source: http://www.economist.com/blogs/economist-explains/2014/02/economist-explains-3


  • confusedsafferinkorea
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Re: Why South Korea is Really an Internet Dinosaur
« Reply #1 on: February 12, 2014, 11:28:27 am »
I like two things about Korean internet, it is cheap and fast, but after that.... meh.

The fact that you have to use IE for just about everything sucks.
There is no known medical cure for stupidity!


  • specter13
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Re: Why South Korea is Really an Internet Dinosaur
« Reply #2 on: February 12, 2014, 11:30:07 am »
I like two things about Korean internet, it is cheap and fast, but after that.... meh.

The fact that you have to use IE for just about everything sucks.

That and most of their websites look they have moved past the 90s in web design.


  • Quaelyn
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Re: Why South Korea is Really an Internet Dinosaur
« Reply #3 on: February 12, 2014, 11:39:08 am »
I like two things about Korean internet, it is cheap and fast, but after that.... meh.

The fact that you have to use IE for just about everything sucks.

And it's not even necessarily all that fast depending on what websites you're going to. I really don't see much of a speed difference overall between here and the internet I had back in the States (and I lived in small towns).


Re: Why South Korea is Really an Internet Dinosaur
« Reply #4 on: February 12, 2014, 11:51:51 am »
Yeah the internet is a joke here because of usability problems. Insistence on IE which is very convenient for Chaebol pop-up ads and corporate spyware. Then they force you to use joke antivirus programs like AhnLab, again more corporate spyware.

I think part of it is that most people do internet stuff with smartphones, which is more limited in usability anyway, and mobile sites here seem to suffer the same problems that PC-oriented Korean sites do. They probably aren't any safer but they aren't such a pain to use. Computers are too expensive for a lot of people, and internet isn't cheap either. We all know how stingy Koreans are, yet ALL of them have the latest smartphones, from random farmers to children. I think once they're paying for a smartphone it's hard to justify the price of a computer and internet etc for something they can already do. It's why PC Bangs are still so popular, just go there for gaming and pay $1 an hour to use a computer you couldn't afford to buy.

Other stuff that cracks me up is Korean computer wiring, or any electrical wiring here. The desks in my office are powered by about six power strips that are each plugged into one another in a chain.

Or how about how Koreans never ever take off the pieces of plastic attached to computers and monitors, even when it's some little sticker card thing that blocks part of the screen.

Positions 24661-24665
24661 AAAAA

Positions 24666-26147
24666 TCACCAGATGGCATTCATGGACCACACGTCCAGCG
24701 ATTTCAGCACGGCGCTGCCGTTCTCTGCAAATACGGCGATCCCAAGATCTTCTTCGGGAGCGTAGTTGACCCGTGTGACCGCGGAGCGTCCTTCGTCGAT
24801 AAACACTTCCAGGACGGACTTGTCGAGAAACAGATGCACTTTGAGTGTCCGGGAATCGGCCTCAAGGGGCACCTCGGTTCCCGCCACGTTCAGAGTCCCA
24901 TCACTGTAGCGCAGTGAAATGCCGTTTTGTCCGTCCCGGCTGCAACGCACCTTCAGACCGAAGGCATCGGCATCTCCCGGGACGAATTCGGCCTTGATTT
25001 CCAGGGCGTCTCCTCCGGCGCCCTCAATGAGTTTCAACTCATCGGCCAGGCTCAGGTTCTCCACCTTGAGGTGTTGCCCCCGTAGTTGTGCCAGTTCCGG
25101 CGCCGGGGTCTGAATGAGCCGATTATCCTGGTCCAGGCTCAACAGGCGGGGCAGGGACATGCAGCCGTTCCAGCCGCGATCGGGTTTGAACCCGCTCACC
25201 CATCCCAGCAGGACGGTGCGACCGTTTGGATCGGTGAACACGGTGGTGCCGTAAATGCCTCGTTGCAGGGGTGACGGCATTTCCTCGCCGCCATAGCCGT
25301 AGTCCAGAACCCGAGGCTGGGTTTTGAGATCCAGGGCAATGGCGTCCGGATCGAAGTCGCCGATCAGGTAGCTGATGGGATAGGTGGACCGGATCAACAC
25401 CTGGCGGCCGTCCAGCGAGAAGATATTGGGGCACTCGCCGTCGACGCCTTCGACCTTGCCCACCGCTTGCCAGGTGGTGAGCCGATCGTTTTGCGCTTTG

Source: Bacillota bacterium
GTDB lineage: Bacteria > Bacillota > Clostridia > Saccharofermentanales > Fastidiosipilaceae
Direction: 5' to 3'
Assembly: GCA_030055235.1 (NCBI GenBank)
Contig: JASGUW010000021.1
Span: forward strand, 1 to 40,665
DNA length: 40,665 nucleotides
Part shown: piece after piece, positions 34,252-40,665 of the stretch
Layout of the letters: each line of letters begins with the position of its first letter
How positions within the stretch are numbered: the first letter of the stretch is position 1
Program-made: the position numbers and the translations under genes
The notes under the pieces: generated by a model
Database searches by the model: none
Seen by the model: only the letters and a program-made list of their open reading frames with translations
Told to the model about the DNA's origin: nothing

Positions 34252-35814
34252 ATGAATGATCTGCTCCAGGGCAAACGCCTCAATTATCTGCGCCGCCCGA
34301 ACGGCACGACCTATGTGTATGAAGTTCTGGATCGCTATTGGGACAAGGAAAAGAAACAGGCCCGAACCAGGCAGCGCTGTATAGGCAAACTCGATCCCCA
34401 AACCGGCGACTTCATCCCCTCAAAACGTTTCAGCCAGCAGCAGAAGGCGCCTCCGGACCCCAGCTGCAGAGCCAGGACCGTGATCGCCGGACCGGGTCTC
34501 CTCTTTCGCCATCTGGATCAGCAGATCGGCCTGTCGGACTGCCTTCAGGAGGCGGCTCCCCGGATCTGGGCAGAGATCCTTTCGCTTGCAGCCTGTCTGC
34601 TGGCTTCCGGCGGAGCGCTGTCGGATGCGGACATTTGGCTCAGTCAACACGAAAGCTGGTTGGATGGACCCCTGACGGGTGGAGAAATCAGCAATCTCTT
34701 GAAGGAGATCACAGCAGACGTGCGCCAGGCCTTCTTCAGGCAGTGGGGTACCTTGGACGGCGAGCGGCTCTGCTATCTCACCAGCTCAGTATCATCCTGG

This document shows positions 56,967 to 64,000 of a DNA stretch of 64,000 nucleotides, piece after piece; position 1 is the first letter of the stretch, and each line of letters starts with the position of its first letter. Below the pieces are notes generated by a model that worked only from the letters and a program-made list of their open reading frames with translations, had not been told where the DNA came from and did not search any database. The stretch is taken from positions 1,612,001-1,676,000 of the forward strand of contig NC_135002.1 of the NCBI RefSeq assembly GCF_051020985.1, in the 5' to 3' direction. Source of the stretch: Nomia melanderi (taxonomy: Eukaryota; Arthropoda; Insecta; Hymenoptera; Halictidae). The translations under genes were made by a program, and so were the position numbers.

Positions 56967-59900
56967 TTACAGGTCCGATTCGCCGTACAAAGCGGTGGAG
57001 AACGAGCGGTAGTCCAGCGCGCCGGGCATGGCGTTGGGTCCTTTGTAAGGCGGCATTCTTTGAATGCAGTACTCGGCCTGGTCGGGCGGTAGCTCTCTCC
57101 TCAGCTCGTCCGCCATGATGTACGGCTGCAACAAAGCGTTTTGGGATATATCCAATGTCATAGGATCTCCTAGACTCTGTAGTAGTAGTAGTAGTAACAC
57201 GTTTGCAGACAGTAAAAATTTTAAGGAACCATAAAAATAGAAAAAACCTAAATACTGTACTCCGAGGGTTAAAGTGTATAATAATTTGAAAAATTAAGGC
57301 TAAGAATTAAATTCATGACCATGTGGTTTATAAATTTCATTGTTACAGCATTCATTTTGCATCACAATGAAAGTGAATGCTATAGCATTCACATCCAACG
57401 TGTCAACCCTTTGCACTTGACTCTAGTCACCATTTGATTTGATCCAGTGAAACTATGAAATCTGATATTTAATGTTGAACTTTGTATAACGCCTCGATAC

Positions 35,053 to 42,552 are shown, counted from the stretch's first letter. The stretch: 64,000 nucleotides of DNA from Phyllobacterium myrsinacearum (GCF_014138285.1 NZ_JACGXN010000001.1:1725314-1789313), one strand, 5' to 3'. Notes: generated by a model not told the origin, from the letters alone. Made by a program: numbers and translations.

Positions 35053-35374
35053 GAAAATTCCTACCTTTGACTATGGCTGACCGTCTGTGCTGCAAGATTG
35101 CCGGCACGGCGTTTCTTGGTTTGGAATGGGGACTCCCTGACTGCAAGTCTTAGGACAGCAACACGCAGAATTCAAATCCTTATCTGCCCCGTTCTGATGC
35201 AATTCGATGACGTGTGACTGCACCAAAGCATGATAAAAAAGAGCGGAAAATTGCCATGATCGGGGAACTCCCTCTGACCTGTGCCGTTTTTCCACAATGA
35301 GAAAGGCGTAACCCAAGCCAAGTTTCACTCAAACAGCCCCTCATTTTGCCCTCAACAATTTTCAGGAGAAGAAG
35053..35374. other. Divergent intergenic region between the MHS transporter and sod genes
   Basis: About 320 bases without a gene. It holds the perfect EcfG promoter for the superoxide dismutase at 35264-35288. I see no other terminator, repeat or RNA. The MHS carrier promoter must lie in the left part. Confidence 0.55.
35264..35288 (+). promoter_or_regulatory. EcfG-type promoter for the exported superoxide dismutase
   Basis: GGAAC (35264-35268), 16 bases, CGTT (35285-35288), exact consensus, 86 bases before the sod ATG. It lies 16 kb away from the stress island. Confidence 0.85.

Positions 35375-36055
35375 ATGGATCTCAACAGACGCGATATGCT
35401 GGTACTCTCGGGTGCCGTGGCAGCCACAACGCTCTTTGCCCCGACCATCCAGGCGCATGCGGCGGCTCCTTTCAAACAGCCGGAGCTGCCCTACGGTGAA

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  • Chadwickhhs
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Re: Why South Korea is Really an Internet Dinosaur
« Reply #5 on: February 12, 2014, 02:29:42 pm »
My internet isn't even that fast. I mean it would be fast in America but it's basically what I got in Brooklyn. It's supposed to be 50mbps wifi/100 ethernet but I get like 12 on both.

I've had them come twice to check it out and they ping it to their servers which obviously give false non-throttled values.

The censorship is definitely a hassle. As are the annoying certificates and apps that you need to do for all online shopping. They clearly don't help. Wasn't there some huge leak recently?


  • tchris_atl
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Re: Why South Korea is Really an Internet Dinosaur
« Reply #6 on: February 12, 2014, 02:51:48 pm »
I wish I could repost from reddit as fast as this guy. But yeah I can't even use google on my school's computer anymore because of some security authentication. I have to use spotflux for pretty much everything.


Re: Why South Korea is Really an Internet Dinosaur
« Reply #7 on: February 12, 2014, 03:01:45 pm »
not only is south korea's internet censored, but so is its media / press. but given the day and age of the internet, social media, etc., one would assume that a country, whose constitution is based on democracy, would allow its citizens to freely expression their opinions, thoughts or grievances. but here one can go to jail or get a fine for just criticizing or making fun of the government. yet, korea calls itself democratic. democratic....mmm.... to an extend!!! 

http://www.freedomhouse.org/report/freedom-press/2013/south-korea#.UvsZeWJ_tEI
http://www.fletcherforum.org/2012/12/20/shim/
« Last Edit: February 12, 2014, 03:05:56 pm by yippeekayay »


  • philby1985
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Re: Why South Korea is Really an Internet Dinosaur
« Reply #8 on: February 12, 2014, 03:20:24 pm »